Addepar, the technology platform primarily associated with family offices and registered investment advisors, is intent on working with the largest wealth managers and has hired several new executives in recent weeks to help make that happen.
David Lessing, Addepar’s new chief revenue officer, told WealthManagement.com that the company is already working with First Republic Bank, Morgan Stanley and a “large independent broker/dealer” but sees opportunity to work with others. There is also demand from the target market—large wealth managers have also approached Addepar about working together, he said.
“Where we’ve needed to build up the skillset is on deployments at large companies and navigate some of the large companies on the business side,” said Lessing, who was previously the chief operating officer for Morgan Stanley’s U.S. Field Management Group and head of Merrill Lynch’s Global Private Client Direct Division.
The newly hired executives, including Lessing, were brought on board largely because of their experience with larger institutions, rather than who they know at them, he said.
In addition to Lessing, Addepar has hired Stephen Snyder as chief financial officer, Daniel Bayer as senior vice president of Services, Sally Buchanan as vice president of People and Operations, and Natalie Sunderland as vice president of Marketing.
After stints at Adobe and HP, Snyder was the CFO of the publicly traded Rocket Fuel Inc. and Trilliant, a late-stage venture, capital-backed company. He’s replacing Nancy Hilker who is retiring from Addepar, the company said. Bayer and Buchanan both have experience working for software companies including Apttus and Twitch, respectively. Sunderland was previously the vice president of marketing at the artificial intelligence company Qventus, as well as at Castlight.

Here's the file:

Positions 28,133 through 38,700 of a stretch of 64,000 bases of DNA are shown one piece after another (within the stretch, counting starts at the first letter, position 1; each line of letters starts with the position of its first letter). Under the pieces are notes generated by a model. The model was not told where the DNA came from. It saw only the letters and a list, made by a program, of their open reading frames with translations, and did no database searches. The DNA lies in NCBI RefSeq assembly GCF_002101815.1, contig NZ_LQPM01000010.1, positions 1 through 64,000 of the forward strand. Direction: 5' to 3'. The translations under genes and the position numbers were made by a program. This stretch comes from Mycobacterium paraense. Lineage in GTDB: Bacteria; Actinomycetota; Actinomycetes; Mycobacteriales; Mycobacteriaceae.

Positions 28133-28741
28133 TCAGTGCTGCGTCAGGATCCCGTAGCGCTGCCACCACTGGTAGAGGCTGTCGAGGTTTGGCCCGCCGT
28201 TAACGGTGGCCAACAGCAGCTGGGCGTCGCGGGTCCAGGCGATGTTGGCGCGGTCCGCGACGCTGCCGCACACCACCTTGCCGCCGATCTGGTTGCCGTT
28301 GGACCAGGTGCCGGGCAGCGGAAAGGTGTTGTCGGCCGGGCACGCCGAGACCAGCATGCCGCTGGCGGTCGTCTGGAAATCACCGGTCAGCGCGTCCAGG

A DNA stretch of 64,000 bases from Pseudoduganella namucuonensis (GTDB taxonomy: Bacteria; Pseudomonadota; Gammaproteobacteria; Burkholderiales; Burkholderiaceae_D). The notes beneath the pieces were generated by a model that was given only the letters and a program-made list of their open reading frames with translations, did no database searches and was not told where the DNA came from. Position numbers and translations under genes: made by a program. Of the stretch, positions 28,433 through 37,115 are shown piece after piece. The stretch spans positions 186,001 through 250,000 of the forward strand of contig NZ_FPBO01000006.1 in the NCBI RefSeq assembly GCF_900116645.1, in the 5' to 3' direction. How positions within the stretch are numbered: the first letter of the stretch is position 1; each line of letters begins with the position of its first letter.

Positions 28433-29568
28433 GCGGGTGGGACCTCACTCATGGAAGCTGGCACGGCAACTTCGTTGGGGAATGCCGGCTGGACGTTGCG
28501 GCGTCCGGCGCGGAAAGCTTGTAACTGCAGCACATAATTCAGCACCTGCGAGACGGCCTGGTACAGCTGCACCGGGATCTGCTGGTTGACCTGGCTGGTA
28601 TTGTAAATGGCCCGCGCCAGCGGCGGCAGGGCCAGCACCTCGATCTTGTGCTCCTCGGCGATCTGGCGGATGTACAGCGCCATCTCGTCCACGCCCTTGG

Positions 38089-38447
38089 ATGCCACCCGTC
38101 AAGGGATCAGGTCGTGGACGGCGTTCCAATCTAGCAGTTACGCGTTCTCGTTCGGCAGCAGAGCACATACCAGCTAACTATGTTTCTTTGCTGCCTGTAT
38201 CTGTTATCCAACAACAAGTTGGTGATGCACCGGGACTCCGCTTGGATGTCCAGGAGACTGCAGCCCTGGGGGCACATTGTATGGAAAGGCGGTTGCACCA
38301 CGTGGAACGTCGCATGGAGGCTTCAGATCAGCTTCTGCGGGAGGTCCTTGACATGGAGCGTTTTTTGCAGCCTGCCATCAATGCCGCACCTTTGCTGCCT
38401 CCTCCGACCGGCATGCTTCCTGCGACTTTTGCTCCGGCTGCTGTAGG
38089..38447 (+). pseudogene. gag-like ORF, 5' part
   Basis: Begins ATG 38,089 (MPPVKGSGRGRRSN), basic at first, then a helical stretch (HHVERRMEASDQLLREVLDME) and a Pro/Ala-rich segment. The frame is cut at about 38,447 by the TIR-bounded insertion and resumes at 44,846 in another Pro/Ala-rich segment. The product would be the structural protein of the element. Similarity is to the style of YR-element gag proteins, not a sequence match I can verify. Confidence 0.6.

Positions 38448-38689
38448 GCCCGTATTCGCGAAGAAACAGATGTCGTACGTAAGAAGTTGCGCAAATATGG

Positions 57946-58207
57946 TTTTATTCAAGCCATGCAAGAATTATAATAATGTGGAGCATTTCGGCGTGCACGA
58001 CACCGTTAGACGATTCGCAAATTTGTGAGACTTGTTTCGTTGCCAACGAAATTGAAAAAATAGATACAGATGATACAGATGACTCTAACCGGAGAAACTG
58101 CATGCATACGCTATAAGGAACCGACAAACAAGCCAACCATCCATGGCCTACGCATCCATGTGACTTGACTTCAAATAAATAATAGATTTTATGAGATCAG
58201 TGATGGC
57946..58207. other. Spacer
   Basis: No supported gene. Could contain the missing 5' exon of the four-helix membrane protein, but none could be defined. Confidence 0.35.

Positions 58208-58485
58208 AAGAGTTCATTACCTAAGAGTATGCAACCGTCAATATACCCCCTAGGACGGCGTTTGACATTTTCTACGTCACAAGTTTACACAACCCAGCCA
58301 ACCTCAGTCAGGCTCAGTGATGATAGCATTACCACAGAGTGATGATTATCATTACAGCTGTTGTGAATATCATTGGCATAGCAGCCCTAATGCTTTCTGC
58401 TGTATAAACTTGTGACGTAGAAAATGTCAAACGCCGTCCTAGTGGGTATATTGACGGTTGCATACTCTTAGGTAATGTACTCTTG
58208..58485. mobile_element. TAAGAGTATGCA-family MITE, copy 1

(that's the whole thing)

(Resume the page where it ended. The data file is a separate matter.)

Addepar also added to its board Laurence Tosi, the former CFO of Airbnb and Blackstone Group.
Lessing also said that Addepar plans to hire more employees in 2019 across its business, including engineering, services and marketing as it grows.
“Sophisticated financial advisors today, in any form, whether they are in an RIA, wirehouse or independent broker/dealer … the demand for transparency and the aggregation of information is paramount,” said Michael Spellacy, the senior managing director for Capital Markets at Accenture.
Addepar is on a short list of technology companies that has proven its platform can deliver aggregated data and reporting in a secure and effective way, even to the largest and most sophisticated wealth managers, Spellacy said. Unlike many of the technology companies in the market that will come and go, Addepar is part of a club that has staying power, especially as it engages bigger companies, he said. Although, Spellacy was skeptical about the prospect of Addepar converting asset data flowing through its platform into insights for clients—something Lessing said wealth managers are inquiring about and that Addepar is considering.
“The promise is there, the possibly exists, the reality and the conversion remains to be seen,” Spellacy said.
Since April, assets on Addepar’s platform grew 30 percent to $1.3 trillion, the company said. In April, the company said it was working with more than 300 financial services firms and has 280 employees who work out of its headquarters and offices in Salt Lake City, Chicago and New York.